Energy use in Michigan is expected to be on an upward trajectory when compared to last year for all energy sources including; propane, gasoline, distillates, electricity, and natural gas.
That generally reflects continued economic strength following the Great Recession, growth in Michigan’s population after several years of decline, and state unemployment rates at their lowest levels since 2000. Large year-over-year differences in temperature patterns have also contributed significantly to demand projections. Since 2010, the state has seen an emerging era of historically anomalous weather which has included the polar vortex of 2014, the warmest December (2015), the wettest year (2017), and second coldest April (2018) followed by the fifth warmest May (2018)..
Some key report findings for Michigan energy sectors:
- Consumption of natural gas for all sectors is expected to see a 12.4 percent increase this year on the heels of a warmer summer than normal and the additional natural gas use from a slightly cooler than normal end to the 2017/18 winter heating season. Approximately 15 percent of Michigan's electricity generated by independent power producers and utilities is produced using natural gas. Production from Michigan’s aging natural gas wells (projected at 88.3Bcf) continues to decline by about 8 percent as some begin to show signs they have reached the end of their economic life.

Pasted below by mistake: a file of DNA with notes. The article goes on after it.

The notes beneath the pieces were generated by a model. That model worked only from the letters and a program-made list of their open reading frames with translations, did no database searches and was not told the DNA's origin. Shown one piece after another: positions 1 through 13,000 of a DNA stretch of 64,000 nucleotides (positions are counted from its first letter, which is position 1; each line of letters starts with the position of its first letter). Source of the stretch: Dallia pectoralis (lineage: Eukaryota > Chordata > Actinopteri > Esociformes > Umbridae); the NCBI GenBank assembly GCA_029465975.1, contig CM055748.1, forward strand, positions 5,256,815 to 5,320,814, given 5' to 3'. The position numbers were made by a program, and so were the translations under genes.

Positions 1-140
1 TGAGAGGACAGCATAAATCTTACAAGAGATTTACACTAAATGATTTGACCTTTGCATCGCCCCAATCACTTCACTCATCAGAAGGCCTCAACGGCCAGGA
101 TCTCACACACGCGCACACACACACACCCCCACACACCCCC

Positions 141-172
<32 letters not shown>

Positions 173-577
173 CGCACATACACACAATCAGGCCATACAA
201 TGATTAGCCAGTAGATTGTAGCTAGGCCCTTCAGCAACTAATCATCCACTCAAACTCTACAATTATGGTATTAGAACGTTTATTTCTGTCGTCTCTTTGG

- Propane consumption is projected to increase by 18.2 percent for 2018. This substantial growth considers warmer-than-average temperatures to end the 2017 heating season, as well as abnormally cold temperatures this past April (39 percent cooler than normal). Propane stocks in Michigan remain adequate, however; strong Gulf Coast export demand over the past few years has tightened national stock levels, helping to put upward pressure on prices. Residential propane prices to begin October averaged $2.01/gallon, an increase of 13 cents compared to last year.
- Demand for distillates - the majority of which is diesel fuel – is projected to rise for the third consecutive year by 3.4 percent to 1.22 billion gallons for 2018. Michigan's industrial production index, an economic indicator used to measure output from the industrial sector, is expected to grow by 3 percent and continue pushing sales of distillates higher. No. 2 heating oil prices started the 2018/19 heating season 51 cents higher than last year at an average of $2.94/gallon.
- A rise in cooling demand sees electricity demand increase about 3 percent in 2018. The largest increase is expected in the residential sector (5.7 percent), with the commercial (1.8 percent) and industrial (1.4 percent) sectors expected to rise as well. Residential electric rates generally were lower, as customers of investor-owned utilities saw a median rate decrease of 7.1 percent between October 2017 and October 2018.
- Demand for motor gasoline continues its six-year upward climb, increasing 1.4 percent to 4.70 billion gallons in 2018. Midwest gasoline prices through the first half of 2019 are projected to be 3 percent higher than they were in 2018.
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This report was produced by the Michigan Agency for Energy, Lansing, MI on Oct. 18, 2018. E-mail questions or comments to email@example.com